Self-care is not enough

Can we chill on self-care, please? We have worn the phrase into the ground. Everyday I am reading an article or tweet or ad campaign about self-care. My beef isn’t with the act of self-care, however,I dislike the way we have capitalized off of it and misused it!

If you’re wondering “Portia, why are you so mad about this?” I’m not mad. I too am no stranger to a manicure and a  quiet Friday night in. At the same time, I do see where self-care as we use it currently, is not enough

Capitalism has made self-care about material things.We associate self-care with materialistic values-- peel-off face masks, green smoothies and expensive vanilla scented candles. This “Face mask self-care movement” isn’t attainable (or necessary) for everyone or every situation. We slap a “self-care” sticker on anything that presents itself as even minorly self preserving. Ultimately, it does not truly heal or  sustain us-- especially not in Anti-black, anti-queer, anti-working-class Trump’s America.

Ask yourself this: Why am I constantly in need of self-care? Is there a deeper concern driving you to continuously buy things to pamper yourself with?

Lets begin to center our self-care around things that will actually sustain us. For starters, I am beginning to use the term “self-repair” because it reflects my current ambitions. Additionally I am putting focus on more transformative habits and thoughts like these:

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1. Actively setting goals and intentions

Self-repair should always keep us moving forward and not backward. I believe goals are goals, no matter how small. We should set goals constantly. Write them down, see them through. There is no greater reward than seeing your intentions come to fruition.

2. Evaluating the outcomes of our goals

After we establish a habit of goal setting, look at the “why” behind our successes and failures. This is a good way to see patterns in our behavior so we can either work to continue that pattern or work to cut it out.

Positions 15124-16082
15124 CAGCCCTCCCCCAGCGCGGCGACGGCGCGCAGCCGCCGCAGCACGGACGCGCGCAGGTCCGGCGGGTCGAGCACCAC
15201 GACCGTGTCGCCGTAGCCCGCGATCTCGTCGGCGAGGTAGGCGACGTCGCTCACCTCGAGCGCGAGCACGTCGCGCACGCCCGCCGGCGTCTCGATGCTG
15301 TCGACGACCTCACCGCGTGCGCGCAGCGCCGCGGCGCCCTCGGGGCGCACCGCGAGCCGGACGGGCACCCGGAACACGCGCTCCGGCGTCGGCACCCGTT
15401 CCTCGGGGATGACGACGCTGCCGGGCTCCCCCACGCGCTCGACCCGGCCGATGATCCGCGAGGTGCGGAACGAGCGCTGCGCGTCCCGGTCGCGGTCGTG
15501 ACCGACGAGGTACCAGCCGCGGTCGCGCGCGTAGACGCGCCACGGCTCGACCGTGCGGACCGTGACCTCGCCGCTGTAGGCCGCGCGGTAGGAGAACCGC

3. Checking the state of our relationships

The people we spend time with either enhance our lives or stress us out. Sometimes when we need self-repair it is due to damage done by folks around us. There are two actions we can take here:

a. Take a look at who we spend time with and what residue they are leaving on your life? b.Watch out for relationships that can use some grooming and see what you can do to mend them or help them grow.

4. Trying new things often

Go to a Zumba class, start painting, join a club or organization. I love getting to know myself and introducing new experiences is a brilliant way to find out what we need more of and what we can do away with. These new experiences can lead us to activities or hobbies that aid us in healthy forms of self-repair.

5. Holding our morals close

What do you value? Is it honesty? Individuality? Whatever it may be, we should aim to see those values in the careers we pursue, the habits we take on, the friends we make, the lovers we engage with. Whatever we identify with morally should be the guiding light in our decision making (even choices that seem small) this method of thinking can help us stay on a track for more permanent self-repair.

 

Don’t get me wrong, I still want you to exfoliate and buy all the Lush bath bombs you see fit. But consider shifting your thinking about self-care away from material things that only pacify the real issues. Make your self-repair about facing the ugly stuff and really getting to know yourself inside and out.

 

Be well.